An explorer and his team have returned from the Arctic winter with evidence that sea ice is much thinner than most people guessed. Still, the scientific world can’t seem to agree on the data.
New evidence collected by Arctic explorer Pen Hadow and his team suggests that the Arctic Ocean will be an open body of water by 2020. The results of Hadow’s study, which saw him trek 430 kilometres to the North Pole and take more than 1,500 measurements of the sea ice, were released on Wednesday.
The findings show that most of the ice floes in the northern part of the Beaufort Sea are only around 1,8 metres thick, meaning that it is first-year ice rather than a “multi-year” sheet that has built up over time. The University of Cambridge physics group that analysed the data stated: “”The area is now more likely to become open water each summer, bringing forward the potential date when the summer sea ice will be completely gone.”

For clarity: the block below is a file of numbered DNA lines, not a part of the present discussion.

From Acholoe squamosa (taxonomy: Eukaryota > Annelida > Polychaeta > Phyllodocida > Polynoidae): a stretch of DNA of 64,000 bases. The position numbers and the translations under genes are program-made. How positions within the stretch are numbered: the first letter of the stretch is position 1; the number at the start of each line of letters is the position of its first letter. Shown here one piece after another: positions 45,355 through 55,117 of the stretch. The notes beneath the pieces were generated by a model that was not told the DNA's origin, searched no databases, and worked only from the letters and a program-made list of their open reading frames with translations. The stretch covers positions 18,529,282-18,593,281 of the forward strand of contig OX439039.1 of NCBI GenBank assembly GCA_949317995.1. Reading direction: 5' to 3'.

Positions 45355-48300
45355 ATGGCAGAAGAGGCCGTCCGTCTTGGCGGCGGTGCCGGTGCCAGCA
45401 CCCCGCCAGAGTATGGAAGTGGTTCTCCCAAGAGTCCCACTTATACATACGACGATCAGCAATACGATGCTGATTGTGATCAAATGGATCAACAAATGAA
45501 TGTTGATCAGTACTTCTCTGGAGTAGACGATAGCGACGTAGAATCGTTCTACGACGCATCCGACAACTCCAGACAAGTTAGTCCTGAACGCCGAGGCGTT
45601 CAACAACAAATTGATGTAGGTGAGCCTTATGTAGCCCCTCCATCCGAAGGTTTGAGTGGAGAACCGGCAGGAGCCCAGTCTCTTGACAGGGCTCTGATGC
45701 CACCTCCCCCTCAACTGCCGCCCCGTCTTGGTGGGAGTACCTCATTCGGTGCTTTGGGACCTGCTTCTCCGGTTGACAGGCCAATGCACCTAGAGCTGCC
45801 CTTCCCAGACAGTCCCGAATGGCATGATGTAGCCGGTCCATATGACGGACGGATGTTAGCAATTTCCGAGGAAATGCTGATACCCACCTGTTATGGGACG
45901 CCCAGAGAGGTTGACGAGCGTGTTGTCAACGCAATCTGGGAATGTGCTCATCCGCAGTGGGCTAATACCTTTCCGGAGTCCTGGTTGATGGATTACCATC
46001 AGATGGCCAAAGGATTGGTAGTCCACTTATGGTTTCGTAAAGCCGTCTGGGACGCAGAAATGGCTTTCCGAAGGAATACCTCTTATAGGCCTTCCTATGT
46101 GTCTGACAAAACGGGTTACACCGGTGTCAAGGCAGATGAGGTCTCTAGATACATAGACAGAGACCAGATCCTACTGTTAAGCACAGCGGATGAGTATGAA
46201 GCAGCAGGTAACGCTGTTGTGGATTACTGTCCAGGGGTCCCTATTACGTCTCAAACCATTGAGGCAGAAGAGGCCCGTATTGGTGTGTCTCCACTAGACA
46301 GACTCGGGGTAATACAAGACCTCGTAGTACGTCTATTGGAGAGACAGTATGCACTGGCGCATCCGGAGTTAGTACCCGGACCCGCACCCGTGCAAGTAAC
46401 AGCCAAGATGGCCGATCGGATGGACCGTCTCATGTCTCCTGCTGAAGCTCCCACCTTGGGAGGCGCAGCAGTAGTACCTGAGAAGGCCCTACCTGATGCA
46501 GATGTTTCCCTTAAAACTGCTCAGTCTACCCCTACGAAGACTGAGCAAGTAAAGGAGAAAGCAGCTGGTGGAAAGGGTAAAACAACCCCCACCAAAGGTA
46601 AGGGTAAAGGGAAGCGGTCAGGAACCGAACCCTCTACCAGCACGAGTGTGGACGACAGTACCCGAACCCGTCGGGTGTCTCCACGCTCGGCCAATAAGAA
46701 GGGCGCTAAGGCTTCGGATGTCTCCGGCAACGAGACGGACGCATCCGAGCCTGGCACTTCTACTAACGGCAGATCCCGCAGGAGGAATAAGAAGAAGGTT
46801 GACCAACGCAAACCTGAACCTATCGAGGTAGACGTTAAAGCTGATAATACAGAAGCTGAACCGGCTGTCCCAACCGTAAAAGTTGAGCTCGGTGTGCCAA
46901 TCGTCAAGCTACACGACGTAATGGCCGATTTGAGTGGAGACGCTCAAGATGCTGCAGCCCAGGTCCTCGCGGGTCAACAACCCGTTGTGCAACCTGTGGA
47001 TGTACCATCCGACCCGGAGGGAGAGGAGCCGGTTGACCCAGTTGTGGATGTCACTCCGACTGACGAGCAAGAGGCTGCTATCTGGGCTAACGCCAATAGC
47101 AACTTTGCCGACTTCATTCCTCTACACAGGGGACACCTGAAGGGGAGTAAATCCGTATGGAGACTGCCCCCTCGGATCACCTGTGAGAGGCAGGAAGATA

The trend is seen by the World Wildlife Fund as “irreversible”, because water absorbs more of the sun’s heat than ice. The feedback loop created by this process speeds up global warming, and is expected by the Cambridge study group to result in an ice-free Arctic Ocean in the northern hemisphere summer of 2020. Weather patterns are also expected to be severely disrupted, as ocean currents change and more greenhouse gases are released into the atmosphere.
But while Hadow’s first-hand samples are taken by many scientists to be more reliable than the satellite and submarine measurements of other studies, the scientific world has come nowhere close to achieving consensus on the issue. As the New York Times reported last week, the latest measurements out of the US’s National Snow and Ice Data Center record a “substantial expansion” of the thickness of second-year ice in the Arctic, which is being interpreted as a reprieve in summer meltdowns.